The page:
I like that the book is concise; tightly-packed, but concise. I like the little inserts with definitions of key words (even though on occasion they seem incomplete, such as when the ‘filioque’ definition, over which the church split in 1054, gives only one side of the debate).
I appreciate the author’s desire and ability to take lessons from 1,700 years ago and plant them in our everyday, though the leap from historical event to modern application was occasionally made with frustratingly little unpacking of the issues – inevitable perhaps when trying to keep the book readably short.
And yet I found the book somewhat hard going, in part because of it’s assumed knowledge. By way of illustration, here are the opening words of the book, with my comments interspersed:
“The year was AD372 and the political climate [what was it like?] of the region of Cappadocia [where’s that?] was such that a confrontation [between whom?] was imminent. Valens [who’s that?] had struck terror in the hearts of Nicene Orthodox [who are they?] pastors. He persecuted them, banished them, and even martyred some of them. In 372, his target was Caesarea [where’s that?]. Only one person stood in his way, a man of remarkable integrity, profound ministry accomplishments, and a man who, by his strong confidence in God, could defy the Emperor – Basil of Caesarea…The modern person may find it difficult to understand the dynamics of the problem. However, the issue of Arianism (to be discussed later) [no, tell me now or there may not be a later!] was at the forefront of a political and ecclesiastical agenda.”
The opening felt like I’d missed the introduction that wasn’t there, and I was a little lost by the end of the first page, and the book continued in my opinion to be caught slightly between the two stools of introducing Basil to people with little knowledge of the era, and going deeper for those with a good working knowledge of the times. Both I think can be done, without significantly expanding the book. Even a map, glossary and list of key characters at the end of the book would have helped significantly.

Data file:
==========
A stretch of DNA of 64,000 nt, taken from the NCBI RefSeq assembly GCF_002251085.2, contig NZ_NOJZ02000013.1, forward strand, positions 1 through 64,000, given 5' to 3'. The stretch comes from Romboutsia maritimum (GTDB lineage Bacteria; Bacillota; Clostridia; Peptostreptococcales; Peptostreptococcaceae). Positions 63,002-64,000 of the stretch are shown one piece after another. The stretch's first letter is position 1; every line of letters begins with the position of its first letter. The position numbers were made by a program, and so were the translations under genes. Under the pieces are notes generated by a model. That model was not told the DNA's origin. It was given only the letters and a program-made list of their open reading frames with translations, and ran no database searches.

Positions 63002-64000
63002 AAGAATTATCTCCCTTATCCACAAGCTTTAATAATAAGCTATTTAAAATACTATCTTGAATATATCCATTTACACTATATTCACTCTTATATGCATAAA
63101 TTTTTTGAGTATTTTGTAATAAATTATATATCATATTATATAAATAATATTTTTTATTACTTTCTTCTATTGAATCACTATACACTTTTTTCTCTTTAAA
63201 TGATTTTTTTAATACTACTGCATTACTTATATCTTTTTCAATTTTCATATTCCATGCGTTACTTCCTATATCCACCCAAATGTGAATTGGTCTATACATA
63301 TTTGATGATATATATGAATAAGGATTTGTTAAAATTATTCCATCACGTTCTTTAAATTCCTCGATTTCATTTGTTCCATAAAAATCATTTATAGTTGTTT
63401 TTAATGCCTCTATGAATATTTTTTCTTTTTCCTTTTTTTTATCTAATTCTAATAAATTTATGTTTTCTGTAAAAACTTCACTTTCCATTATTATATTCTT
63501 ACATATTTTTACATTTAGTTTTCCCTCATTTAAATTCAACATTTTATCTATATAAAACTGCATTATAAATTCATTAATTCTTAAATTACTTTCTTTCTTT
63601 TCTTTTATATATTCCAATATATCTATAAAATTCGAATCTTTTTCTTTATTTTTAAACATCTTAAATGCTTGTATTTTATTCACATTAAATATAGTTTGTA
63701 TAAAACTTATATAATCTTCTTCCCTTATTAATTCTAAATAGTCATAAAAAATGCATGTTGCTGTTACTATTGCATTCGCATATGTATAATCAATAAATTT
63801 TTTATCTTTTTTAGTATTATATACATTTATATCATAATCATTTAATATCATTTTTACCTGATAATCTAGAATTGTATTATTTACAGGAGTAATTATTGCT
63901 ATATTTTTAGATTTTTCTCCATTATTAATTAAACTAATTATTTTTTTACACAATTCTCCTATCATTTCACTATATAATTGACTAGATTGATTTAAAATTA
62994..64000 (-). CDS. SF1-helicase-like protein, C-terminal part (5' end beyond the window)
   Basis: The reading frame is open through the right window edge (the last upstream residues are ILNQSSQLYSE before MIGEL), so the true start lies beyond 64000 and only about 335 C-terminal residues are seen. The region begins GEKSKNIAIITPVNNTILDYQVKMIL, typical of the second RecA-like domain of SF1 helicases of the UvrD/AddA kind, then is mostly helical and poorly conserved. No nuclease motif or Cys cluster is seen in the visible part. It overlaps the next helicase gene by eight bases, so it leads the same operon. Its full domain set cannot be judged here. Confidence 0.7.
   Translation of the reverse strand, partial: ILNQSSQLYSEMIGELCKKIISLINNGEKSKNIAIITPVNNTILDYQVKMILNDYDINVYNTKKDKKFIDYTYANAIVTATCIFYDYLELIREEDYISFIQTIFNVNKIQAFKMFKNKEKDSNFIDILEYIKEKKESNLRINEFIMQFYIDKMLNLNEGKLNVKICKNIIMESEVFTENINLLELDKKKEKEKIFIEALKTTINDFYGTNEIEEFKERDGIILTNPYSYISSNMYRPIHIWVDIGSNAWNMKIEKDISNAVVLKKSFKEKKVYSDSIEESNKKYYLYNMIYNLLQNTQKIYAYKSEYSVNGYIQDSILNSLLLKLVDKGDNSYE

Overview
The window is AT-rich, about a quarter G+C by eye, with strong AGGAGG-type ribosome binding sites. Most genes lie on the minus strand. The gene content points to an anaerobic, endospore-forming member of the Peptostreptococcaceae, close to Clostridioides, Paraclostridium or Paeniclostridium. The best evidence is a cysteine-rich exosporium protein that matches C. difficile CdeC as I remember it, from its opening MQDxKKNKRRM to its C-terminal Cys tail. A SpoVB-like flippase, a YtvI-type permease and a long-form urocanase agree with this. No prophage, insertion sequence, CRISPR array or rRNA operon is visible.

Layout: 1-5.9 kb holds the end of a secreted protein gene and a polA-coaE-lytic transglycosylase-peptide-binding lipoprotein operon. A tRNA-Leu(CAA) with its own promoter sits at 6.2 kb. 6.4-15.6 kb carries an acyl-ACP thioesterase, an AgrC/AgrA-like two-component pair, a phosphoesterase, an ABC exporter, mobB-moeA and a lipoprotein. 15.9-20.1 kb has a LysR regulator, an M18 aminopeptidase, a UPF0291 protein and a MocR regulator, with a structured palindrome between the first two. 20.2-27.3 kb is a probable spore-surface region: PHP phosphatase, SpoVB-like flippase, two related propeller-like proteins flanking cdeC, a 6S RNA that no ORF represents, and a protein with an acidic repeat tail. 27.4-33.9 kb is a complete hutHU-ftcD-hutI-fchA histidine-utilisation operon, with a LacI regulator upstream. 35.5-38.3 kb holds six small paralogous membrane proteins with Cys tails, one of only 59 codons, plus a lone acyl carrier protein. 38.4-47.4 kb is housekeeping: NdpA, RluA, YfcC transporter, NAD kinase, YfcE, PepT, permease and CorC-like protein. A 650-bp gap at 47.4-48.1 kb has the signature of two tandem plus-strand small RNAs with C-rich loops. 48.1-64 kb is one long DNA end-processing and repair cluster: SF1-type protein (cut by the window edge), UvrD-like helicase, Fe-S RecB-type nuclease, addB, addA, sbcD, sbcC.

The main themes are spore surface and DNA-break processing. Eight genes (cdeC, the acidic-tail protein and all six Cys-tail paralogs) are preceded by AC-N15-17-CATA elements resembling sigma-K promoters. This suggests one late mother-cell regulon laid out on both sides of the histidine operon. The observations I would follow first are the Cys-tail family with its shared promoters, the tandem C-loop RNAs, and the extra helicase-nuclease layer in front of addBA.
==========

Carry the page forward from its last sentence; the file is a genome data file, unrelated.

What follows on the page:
The structure of the book also had me somewhat confused. Most particularly when my Kindle version had me at 33% – a paragraph on ‘Continuing Theological Development’ – when suddenly, “Basil did not have a healthy body as he was ill most of the time…He died at the young age of 50…”. What?! How? Perhaps I could have seen that coming if the biography section was light on theology, but we had already been given linguistic details of the first Arian controversy on the nature of Christ, and suddenly Basil is dead and the rest of the book is organised into theological issues. The second Arian controversy is dealt with in one of those theological sections, whereas the book would be far easier to comprehend, in my opinion, if it had stuck to either a narrative flow (weaving both Arian controversies into it) or a theology-based approach to Basil’s life.
And yet, notwithstanding all of that, the book does achieve notable and important goals: reasons for humility about today’s Christianity, inspiration to live more clearly and directly for our Saviour, and warnings about how faith-destroying heresies can come from within the church. That these lessons come from a largely ignored portion of our history, make them all the more compelling. And for those reasons, I both recommend the book and look forward to the rest of the series, including the also newly-published ‘Patrick of Ireland’ by Michael Haykin.
I’ll just skip the Series Preface next time…
This review was provided for Cross Focused Reviews in exchange for a Kindle version of the book.
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In Christ Alone,
Book Promotions Specialist, Cross Focused Reviews